Thursday, September 26, 2013

The Evolution of BYOD

The Evolution of BYOD (2013-09-26)


There was a time when bringing your own computer to campus meant that a student was bringing it for their dorm room - and connectivity wasn't a question.  Today, most students have at least two, a phone and a laptop, and some add to this a tablet, an ebook reader, a WiFi connected music player, etc.   Most of those grab a WiFi signal as soon as it comes into range.  Will this trend continue?  Will there soon come a day when our students will look like carnival rides, emitting multi-hued radio if we could see it?




Much of the increase in student owned devices on campus is not driven by any perception that having the device will enhance their learning potential.  It is rather, simply, that students bring their lives with them.  They bring their Kindle, iPod and phone along because that is what they bring everywhere.  A laptop is probably a different matter though.  Laptops are still fragile and bulky, requiring their own case or allocated area in a backpack.  Prone to damage, laptops are likely to come along to school only if the student sees a specific value in having one.  Laptops are not a part of a student's everyday life, but some do still bring them.

So, is this a maximum?  Can we expect the maximum number of WiFi dependant devices per student to grow much beyond five (phone, music player, reader, tablet, laptop)?  Of course, this list contains overlap in that the phone is the only item in the list that contains a function that the others don't have.  In theory, a smartphone could, and for some does, fulfill all of the functions.

What of Glass?  What of proposed "smart watches"?  What of "Ubiquitous Computing" as proposed by Xerox PARC?  That last, while not a BYOD concept, still links into the same philosophy which is driving the increase in internet access demand, i.e.  Always Be Connected. Will our IT department have to add an ever increasing number of Access Points to handle an exploding number of devices demanding a WiFi signal?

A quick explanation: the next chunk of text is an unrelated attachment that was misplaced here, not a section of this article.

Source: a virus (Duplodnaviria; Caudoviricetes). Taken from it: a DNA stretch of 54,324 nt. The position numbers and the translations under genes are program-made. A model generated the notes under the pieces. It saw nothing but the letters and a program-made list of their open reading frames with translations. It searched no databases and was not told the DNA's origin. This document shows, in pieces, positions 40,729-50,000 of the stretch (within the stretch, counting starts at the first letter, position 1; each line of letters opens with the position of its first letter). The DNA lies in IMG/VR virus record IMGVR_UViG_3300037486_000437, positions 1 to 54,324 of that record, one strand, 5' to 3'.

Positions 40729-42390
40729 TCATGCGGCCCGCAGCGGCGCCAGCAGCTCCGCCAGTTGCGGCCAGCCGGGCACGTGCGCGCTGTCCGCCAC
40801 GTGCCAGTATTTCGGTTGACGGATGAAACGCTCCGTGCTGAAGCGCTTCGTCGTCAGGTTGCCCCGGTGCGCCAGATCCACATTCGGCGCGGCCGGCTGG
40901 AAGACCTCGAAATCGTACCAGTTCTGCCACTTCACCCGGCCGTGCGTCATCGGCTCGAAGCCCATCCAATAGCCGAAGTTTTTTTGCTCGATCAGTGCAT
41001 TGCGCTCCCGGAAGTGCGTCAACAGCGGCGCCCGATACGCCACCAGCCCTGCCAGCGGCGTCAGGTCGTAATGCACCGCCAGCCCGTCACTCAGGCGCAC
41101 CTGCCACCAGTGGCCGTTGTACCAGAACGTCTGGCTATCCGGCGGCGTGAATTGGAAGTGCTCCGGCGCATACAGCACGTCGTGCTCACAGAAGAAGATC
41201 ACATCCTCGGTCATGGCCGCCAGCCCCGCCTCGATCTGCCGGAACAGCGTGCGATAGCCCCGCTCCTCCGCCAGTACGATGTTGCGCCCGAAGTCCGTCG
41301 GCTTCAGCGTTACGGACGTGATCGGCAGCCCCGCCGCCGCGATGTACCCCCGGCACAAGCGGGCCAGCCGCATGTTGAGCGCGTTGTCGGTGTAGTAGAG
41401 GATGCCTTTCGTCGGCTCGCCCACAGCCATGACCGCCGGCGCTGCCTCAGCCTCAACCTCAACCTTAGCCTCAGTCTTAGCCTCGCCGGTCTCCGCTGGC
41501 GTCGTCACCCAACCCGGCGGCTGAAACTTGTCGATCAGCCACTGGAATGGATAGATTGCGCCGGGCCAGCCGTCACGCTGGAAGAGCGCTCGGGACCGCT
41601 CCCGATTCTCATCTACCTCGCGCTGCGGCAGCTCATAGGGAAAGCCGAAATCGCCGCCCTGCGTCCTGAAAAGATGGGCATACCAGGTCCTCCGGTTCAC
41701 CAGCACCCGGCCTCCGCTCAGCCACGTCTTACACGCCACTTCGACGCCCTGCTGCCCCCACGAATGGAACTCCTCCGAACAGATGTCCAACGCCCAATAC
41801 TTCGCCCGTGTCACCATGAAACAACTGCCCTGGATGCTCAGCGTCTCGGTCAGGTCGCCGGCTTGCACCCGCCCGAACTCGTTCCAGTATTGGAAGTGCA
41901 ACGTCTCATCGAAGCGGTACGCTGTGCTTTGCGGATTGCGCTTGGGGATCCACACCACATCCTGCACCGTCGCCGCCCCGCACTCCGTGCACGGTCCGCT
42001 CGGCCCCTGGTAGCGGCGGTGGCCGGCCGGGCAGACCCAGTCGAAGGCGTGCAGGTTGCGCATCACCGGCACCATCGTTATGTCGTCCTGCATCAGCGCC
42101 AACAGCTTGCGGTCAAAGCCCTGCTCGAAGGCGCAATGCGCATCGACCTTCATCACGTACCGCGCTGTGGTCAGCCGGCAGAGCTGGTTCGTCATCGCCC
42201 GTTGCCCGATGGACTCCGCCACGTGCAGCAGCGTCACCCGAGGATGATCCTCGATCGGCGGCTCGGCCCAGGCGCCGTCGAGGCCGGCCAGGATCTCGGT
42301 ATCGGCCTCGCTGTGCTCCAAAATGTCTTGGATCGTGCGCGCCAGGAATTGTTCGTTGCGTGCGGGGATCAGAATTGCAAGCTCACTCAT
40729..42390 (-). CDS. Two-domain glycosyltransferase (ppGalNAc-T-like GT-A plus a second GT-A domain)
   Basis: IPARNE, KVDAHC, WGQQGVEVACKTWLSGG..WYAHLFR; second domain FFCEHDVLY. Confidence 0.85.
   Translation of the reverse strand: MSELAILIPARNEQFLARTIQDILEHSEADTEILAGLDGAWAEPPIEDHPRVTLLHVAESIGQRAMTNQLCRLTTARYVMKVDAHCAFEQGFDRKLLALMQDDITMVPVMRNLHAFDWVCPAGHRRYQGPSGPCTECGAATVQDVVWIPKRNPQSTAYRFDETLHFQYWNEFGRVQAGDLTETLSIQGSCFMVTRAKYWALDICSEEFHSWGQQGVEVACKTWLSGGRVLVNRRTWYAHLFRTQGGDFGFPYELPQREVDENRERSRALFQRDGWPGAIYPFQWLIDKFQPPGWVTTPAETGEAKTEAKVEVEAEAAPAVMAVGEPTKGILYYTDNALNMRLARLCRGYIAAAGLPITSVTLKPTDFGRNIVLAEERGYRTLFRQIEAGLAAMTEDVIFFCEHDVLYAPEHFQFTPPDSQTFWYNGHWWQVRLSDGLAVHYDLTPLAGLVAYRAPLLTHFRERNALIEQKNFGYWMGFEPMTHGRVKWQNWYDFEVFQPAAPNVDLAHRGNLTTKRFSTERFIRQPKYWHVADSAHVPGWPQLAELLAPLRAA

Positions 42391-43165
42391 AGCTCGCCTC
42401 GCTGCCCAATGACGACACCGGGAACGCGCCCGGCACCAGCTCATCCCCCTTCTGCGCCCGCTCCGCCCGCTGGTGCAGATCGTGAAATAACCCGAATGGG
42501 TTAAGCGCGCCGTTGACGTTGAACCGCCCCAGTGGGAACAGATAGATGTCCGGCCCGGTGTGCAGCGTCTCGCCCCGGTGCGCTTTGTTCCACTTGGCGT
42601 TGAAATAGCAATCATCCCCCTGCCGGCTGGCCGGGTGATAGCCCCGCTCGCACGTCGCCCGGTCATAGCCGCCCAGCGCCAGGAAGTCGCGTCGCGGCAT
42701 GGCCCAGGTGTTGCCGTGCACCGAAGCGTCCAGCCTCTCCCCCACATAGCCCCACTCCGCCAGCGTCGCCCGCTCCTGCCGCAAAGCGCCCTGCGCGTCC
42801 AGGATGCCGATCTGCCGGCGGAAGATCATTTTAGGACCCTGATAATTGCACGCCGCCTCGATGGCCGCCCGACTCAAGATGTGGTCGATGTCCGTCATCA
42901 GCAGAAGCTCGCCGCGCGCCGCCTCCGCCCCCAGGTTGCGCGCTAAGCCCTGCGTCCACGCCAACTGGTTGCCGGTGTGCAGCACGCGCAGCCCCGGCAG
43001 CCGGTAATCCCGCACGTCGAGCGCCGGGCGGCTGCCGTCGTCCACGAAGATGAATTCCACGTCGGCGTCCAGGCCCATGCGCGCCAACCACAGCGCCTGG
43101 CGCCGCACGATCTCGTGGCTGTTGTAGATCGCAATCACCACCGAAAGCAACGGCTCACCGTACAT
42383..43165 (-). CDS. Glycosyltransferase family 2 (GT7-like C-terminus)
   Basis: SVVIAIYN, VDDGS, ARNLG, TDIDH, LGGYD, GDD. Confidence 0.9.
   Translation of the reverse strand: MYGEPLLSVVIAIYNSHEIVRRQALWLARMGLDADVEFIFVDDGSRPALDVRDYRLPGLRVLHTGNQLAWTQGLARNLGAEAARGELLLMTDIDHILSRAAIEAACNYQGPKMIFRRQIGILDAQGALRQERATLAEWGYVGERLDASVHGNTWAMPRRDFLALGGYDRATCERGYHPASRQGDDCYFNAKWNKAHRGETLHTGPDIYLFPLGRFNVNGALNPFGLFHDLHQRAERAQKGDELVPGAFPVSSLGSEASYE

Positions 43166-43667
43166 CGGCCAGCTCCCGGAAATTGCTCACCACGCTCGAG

I don't think so.  I think we are at or near a peak.  All of these devices seek out their own, private connection because they are designed to be stand-alone.  As smart phones reach 1 to 1 levels, these specialized devices will disappear in favor of a single device, a nexus (Google chose its branded Android device name well), which will connect to the world through whatever method is available and will act as an access point for all of the others.  The smart phone is already half way there.  It does a really good job of connecting to the world, but it doesn't do a good job of providing some of these other functions.  It is poor at those other functions primarily because its input/output (I/O) interface is limited and limiting.

I/O has long been a limiting factor in device miniaturization.  A perfect example of this is Apple's iPod Shuffle.  This device shows just how far you can miniaturize something if you can get rid of the I/O.  The Shuffle 4 is just 29×31.6×8.7 mm (1.1×1.2×0.3 in), it weighs 12.5 g (0.4 oz), even using 2010 technology.  However, its utility is considerably degraded in comparison with even it smallest 'sibling', the Nano because it lacks all but the most basic controls.  That said, it still does what it is designed to do quite well.  It simply plays music.

I believe that the trend toward a greater number of devices seeking their own connection to the internet will reverse.  The smartphone will evolve into a connection device which will pair with local, really local, devices which are optimized for their own functions.  So, your Glass, your music player and your watch will all connect to and through your phone.  For its part,  your phone will be pluggable into a keyboard-display-battery (KDB) and act as a full portable PC if you wish, thus eliminating the I/O problem and extending battery life on the element most in need.

This is not far fetched.  All of the pieces are actually in existence right now.  Well, the pluggable KDB did exist five or more years ago with a PIM device by, I think, AT&T, but its utility was not yet sufficient because the other pieces didn't exist yet, so it evaporated. However, we have them all now, they simply await standardization. 

 Elmhurst College Center for Scholarship and Teaching (CST)